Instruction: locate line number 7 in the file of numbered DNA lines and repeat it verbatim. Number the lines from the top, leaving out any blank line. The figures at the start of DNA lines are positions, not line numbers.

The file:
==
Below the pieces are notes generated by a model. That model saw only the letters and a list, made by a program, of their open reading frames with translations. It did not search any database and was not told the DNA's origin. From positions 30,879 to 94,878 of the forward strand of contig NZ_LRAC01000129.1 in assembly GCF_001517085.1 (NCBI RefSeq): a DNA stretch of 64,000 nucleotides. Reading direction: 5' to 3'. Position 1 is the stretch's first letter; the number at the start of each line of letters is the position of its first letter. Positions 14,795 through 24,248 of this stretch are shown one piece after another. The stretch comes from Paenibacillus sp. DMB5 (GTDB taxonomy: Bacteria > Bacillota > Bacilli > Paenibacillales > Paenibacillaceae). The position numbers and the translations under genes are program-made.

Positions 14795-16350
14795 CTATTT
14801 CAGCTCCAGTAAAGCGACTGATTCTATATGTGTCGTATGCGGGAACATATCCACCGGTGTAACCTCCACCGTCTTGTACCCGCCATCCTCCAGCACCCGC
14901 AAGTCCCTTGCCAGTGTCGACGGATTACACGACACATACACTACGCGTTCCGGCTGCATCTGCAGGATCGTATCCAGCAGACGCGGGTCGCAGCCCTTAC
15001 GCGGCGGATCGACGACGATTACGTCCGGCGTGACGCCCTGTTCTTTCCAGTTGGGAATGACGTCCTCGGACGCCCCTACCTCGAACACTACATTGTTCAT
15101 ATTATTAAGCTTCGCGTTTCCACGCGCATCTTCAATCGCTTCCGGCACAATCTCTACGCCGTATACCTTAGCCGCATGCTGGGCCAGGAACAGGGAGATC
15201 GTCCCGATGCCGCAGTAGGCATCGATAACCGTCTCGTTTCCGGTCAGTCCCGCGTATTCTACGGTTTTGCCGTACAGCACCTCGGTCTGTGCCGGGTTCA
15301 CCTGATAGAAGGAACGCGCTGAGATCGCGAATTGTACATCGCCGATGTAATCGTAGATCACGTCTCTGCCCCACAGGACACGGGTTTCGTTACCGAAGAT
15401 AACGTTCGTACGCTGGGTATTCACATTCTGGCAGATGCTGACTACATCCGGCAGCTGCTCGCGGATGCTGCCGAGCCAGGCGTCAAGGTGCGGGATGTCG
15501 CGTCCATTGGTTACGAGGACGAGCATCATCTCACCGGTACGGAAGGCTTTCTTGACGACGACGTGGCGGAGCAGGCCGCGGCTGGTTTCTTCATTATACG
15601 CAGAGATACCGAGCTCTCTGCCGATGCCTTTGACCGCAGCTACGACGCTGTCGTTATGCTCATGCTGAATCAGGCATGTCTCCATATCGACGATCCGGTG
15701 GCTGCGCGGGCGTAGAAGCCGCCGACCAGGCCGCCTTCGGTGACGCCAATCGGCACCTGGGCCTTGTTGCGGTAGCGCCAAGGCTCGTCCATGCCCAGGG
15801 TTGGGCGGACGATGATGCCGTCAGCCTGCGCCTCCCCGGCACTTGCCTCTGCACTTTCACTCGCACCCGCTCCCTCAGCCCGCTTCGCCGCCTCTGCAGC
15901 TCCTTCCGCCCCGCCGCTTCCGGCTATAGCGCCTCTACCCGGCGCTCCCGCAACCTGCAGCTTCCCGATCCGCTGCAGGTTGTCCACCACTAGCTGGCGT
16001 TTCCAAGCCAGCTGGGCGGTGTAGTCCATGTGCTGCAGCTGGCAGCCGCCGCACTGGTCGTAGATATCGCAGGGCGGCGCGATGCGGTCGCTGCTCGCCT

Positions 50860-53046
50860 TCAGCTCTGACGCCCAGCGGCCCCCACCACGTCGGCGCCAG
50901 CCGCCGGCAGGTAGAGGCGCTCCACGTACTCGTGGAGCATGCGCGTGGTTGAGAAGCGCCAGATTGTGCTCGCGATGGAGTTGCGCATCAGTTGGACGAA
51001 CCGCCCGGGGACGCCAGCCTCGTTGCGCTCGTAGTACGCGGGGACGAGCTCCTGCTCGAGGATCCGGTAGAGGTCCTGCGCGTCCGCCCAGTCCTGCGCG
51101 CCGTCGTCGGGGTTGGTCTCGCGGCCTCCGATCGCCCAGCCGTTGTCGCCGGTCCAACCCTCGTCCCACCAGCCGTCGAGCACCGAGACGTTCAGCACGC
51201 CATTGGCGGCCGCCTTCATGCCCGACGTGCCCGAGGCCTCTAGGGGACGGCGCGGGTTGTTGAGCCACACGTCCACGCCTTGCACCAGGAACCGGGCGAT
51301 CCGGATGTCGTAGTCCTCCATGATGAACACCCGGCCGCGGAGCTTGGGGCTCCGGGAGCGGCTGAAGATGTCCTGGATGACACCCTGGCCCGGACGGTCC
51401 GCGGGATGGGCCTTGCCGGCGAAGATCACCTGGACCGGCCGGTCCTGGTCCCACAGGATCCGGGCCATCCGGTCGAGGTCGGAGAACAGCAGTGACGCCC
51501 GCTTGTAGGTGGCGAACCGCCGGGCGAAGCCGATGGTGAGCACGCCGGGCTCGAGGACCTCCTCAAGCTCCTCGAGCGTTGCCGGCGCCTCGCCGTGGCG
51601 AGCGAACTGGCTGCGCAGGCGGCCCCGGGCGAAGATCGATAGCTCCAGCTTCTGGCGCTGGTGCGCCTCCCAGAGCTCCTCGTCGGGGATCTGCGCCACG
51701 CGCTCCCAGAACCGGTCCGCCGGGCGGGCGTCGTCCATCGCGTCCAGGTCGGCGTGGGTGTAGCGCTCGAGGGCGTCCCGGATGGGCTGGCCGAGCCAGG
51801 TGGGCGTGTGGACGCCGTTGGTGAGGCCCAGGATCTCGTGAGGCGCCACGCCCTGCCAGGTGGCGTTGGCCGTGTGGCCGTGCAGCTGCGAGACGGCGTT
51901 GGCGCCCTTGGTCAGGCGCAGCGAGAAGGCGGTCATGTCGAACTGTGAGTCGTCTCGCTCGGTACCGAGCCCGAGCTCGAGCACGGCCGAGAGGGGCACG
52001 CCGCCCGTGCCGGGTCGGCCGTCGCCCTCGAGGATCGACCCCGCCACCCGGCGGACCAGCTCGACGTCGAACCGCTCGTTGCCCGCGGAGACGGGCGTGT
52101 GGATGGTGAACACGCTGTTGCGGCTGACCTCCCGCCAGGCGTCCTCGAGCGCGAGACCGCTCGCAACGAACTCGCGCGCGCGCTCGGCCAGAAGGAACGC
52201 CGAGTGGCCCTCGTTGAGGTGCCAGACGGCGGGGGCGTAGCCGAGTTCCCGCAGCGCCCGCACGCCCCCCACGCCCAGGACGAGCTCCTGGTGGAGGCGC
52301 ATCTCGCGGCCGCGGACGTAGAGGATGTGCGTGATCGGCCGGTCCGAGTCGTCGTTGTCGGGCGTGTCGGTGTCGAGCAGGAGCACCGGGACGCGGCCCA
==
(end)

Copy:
15101 ATTATTAAGCTTCGCGTTTCCACGCGCATCTTCAATCGCTTCCGGCACAATCTCTACGCCGTATACCTTAGCCGCATGCTGGGCCAGGAACAGGGAGATC